Information technology (IT) has the potential to continue to dramatically transform how we work and live. One might expect that future IT advances will occur as a natural continuation of the stunning advances that IT has enabled over the last half-century, but reality is more sobering.
IT advances of the last half-century have depended critically on the rapid growth of single-processor performance—by a factor of 10,000 in just the last 2 decades—at ever-decreasing cost and with manageable increases in power consumption. That growth stemmed from increasing the number and speed of transistors on a processor chip by reducing their size and—with improvements in memory, storage, and networking capacities—resulted in ever more capable computer systems. It was important for widespread IT adoption that the phenomenal growth in performance was achieved while maintaining the sequential stored-program model that was developed for computers in the 1940s. Moreover, computer manufacturers worked to ensure that specific instruction set compatibility was maintained over generations of computer hardware—that is, a new computer could run new applications, and the existing applications would run faster. Thus, software did not have to be rewritten for each hardware generation, and so ambition and imagination were free to drive the creation of increasingly innovative, capable, and computationally intensive software, and this in turn inspired businesses, government, and the average consumer to buy successive generations of computer software and hardware. Software and hardware advances fed each other, creating a virtuous IT economic cycle.
Early in the 21st century, improvements in single-processor performance slowed, as measured in instructions executed per second, and such performance now improves at a very modest pace, if at all. This abrupt shift is due to fundamental limits in the power efficiency of complementary metal oxide semiconductor integrated circuits (used in virtually all computer chips today) and apparent limits in the efficiencies that can be exploited in single-processor architectures. Reductions in transistor size continue apace, and so more transistors can still be packed onto chips, albeit without the speedups seen in the past. As a result, the computer-hardware industry has commenced building chips with multiple processors. Current chips range from several complex processors to hundreds of simpler processors, and future generations will keep adding more. Unfortunately, that change in hardware requires a concomitant change in the software programming model. To use chip multiprocessors, applications must use a parallel programming model, which divides a program into parts that are then executed in parallel on distinct processors. However, much software today is written according to a sequential programming model, and applications written this way cannot easily be sped up by using parallel processors.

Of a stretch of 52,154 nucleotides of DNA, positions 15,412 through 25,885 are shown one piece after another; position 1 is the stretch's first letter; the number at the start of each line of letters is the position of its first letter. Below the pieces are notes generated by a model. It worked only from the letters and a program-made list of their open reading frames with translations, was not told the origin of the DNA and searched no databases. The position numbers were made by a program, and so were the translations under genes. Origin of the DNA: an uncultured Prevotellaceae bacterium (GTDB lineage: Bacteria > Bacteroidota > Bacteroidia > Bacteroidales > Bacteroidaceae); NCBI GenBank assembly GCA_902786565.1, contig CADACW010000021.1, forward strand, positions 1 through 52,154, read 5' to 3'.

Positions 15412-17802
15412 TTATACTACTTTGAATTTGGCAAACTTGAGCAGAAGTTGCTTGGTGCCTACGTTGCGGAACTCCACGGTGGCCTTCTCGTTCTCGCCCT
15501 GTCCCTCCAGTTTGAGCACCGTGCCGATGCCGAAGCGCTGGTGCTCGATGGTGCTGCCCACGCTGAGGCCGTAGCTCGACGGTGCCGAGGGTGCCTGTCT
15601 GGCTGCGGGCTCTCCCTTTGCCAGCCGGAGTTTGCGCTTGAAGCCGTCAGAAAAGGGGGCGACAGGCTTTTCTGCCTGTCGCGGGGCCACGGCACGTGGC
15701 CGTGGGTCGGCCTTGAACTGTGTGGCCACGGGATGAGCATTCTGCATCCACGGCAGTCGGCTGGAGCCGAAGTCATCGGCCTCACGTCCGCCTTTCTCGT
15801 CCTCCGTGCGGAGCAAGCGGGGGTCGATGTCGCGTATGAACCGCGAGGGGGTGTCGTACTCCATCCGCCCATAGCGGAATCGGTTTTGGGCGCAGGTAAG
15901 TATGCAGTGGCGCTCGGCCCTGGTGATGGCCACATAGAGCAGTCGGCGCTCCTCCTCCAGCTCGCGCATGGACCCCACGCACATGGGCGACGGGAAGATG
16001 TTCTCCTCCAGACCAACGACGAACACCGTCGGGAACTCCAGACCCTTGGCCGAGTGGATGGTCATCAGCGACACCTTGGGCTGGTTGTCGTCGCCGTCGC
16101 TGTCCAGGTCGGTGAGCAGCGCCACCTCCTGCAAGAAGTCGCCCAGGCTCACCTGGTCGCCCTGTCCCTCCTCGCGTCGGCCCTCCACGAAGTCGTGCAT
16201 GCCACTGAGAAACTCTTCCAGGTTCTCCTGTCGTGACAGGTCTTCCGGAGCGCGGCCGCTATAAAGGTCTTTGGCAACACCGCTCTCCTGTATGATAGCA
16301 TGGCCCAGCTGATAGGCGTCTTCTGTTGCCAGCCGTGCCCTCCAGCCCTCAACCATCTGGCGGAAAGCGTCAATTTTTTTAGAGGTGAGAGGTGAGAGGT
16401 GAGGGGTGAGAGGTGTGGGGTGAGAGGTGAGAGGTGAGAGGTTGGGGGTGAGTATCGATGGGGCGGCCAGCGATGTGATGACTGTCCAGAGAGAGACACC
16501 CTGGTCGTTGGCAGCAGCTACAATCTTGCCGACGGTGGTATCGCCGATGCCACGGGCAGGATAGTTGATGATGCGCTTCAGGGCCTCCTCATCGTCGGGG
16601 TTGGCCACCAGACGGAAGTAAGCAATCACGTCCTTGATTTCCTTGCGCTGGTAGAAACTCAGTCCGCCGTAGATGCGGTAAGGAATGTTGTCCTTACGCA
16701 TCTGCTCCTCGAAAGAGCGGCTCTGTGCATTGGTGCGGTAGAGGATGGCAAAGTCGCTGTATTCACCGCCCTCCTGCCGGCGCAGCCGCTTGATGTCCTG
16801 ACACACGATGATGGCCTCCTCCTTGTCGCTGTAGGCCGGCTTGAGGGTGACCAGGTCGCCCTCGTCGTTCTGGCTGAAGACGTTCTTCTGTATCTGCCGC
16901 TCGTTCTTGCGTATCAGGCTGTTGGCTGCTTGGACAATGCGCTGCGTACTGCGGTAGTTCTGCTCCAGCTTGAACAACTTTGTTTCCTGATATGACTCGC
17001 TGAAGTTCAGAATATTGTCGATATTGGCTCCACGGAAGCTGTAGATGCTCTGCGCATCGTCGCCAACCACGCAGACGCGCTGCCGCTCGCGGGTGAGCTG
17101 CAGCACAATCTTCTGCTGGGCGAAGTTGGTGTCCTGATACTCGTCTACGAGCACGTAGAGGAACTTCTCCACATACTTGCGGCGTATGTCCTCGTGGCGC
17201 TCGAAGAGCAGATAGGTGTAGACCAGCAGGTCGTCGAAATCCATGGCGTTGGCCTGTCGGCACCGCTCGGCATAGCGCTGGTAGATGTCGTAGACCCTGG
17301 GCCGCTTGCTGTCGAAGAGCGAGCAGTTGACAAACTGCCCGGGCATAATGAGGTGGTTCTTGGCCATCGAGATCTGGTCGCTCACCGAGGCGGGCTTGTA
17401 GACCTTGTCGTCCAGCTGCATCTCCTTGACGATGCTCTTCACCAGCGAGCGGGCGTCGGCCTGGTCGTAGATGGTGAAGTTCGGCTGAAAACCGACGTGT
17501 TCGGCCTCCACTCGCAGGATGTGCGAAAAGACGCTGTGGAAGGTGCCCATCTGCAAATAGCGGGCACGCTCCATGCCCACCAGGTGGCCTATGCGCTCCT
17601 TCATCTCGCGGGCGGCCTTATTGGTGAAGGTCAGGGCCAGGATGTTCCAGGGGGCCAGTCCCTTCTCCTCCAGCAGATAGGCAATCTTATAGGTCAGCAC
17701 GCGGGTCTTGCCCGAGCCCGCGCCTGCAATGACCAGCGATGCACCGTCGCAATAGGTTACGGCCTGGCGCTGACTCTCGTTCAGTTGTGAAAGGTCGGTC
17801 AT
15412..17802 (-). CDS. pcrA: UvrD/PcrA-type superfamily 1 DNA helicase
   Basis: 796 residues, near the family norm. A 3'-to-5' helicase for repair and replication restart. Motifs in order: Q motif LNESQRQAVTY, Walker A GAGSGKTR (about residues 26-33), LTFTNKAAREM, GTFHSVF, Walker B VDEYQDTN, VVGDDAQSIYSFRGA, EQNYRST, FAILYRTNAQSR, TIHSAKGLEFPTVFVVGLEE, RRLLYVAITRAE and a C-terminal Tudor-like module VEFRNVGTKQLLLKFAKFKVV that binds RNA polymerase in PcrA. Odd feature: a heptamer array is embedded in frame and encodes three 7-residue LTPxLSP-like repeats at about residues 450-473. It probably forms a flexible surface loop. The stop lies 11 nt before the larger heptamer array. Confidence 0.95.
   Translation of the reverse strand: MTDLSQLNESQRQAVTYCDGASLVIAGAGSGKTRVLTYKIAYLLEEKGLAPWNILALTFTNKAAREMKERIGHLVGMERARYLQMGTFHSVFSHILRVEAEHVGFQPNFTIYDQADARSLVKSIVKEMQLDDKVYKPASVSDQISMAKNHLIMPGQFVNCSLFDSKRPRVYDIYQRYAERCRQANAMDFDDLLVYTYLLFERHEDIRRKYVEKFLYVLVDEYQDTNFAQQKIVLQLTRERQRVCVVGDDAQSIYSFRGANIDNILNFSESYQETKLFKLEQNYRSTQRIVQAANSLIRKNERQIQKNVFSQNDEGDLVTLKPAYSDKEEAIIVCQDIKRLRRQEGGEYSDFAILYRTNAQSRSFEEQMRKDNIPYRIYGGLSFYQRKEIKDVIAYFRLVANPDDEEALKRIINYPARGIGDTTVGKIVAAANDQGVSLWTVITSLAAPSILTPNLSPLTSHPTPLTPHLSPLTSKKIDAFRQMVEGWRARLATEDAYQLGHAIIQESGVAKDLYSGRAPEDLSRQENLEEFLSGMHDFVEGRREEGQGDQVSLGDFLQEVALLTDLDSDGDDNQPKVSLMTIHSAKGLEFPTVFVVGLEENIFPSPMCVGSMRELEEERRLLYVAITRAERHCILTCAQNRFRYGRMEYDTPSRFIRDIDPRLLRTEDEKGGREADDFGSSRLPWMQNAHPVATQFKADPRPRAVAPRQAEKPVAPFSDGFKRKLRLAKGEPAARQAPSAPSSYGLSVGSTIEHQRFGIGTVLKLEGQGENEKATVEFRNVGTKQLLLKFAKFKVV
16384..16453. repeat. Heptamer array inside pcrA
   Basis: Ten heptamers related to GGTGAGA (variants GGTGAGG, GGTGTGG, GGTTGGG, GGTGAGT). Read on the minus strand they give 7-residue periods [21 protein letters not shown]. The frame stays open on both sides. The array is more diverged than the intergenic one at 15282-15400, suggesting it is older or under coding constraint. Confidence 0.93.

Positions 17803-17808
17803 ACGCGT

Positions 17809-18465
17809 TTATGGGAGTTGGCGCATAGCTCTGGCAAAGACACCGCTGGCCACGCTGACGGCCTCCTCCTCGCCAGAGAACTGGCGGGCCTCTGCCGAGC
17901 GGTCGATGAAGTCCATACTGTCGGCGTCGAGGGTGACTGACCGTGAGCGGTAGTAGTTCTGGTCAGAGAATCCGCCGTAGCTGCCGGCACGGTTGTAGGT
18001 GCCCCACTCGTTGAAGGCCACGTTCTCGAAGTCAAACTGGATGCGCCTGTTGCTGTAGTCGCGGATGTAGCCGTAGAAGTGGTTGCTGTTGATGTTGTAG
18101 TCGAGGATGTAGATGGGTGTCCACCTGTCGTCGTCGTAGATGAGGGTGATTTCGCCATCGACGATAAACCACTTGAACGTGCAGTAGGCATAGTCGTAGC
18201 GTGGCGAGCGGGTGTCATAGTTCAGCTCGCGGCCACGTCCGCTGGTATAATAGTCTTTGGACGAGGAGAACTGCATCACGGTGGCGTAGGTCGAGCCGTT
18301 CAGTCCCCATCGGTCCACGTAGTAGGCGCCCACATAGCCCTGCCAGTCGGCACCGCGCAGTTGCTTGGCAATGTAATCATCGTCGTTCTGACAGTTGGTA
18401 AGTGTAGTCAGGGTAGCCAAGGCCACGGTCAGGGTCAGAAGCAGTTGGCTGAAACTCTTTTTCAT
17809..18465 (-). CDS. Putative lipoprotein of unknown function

The only foreseeable way to continue advancing performance is to match parallel hardware with parallel software and ensure that the new software is portable across generations of parallel hardware. There has been genuine progress on the software front in specific fields, such as some scientific applications and commercial searching and transactional applications. Heroic programmers can exploit vast amounts of parallelism, domain-specific languages flourish, and powerful abstractions hide complexity. However, none of those developments comes close to the ubiquitous support for programming parallel hardware that is required to ensure that IT’s effect on society over the next two decades will be as stunning as it has been over the last half-century.
For those reasons, the Committee on Sustaining Growth in Computing Performance recommends that our nation place a much greater emphasis on IT and computer-science research and development focused on improvements and innovations in parallel processing, and on making the transition to computing centered on parallelism. The following should have high priority:
- Algorithms that can exploit parallel processing;
- New computing “stacks” (applications, programming languages, compilers, runtime/virtual machines, operating systems, and architectures) that execute parallel rather than sequential programs and that effectively manage software parallelism, hardware parallelism, power, memory, and other resources;
- Portable programming models that allow expert and typical programmers to express parallelism easily and allow software to be efficiently reused on multiple generations of evolving hardware;
- Parallel-computing architectures driven by applications, including enhancements of chip multiprocessors, conventional data-parallel architectures, application-specific architectures, and radically different architectures;
- Open interface standards for parallel programming systems that promote cooperation and innovation to accelerate the transition to practical parallel computing systems; and
- Engineering and computer-science educational programs that incorporate an increased emphasis on parallelism and use a variety of methods and approaches to better prepare students for the types of computing resources that they will encounter in their careers.
Although all of those areas are important, fundamental power and energy constraints mean that even the best efforts might not yield a complete solution. Parallel computing systems will grow in performance over the long term only if they can become more power-efficient. Therefore, in addition to a focus on parallel processing, we need research and development on much more power-efficient computing systems at all levels of technology, including devices, hardware architecture, and software systems.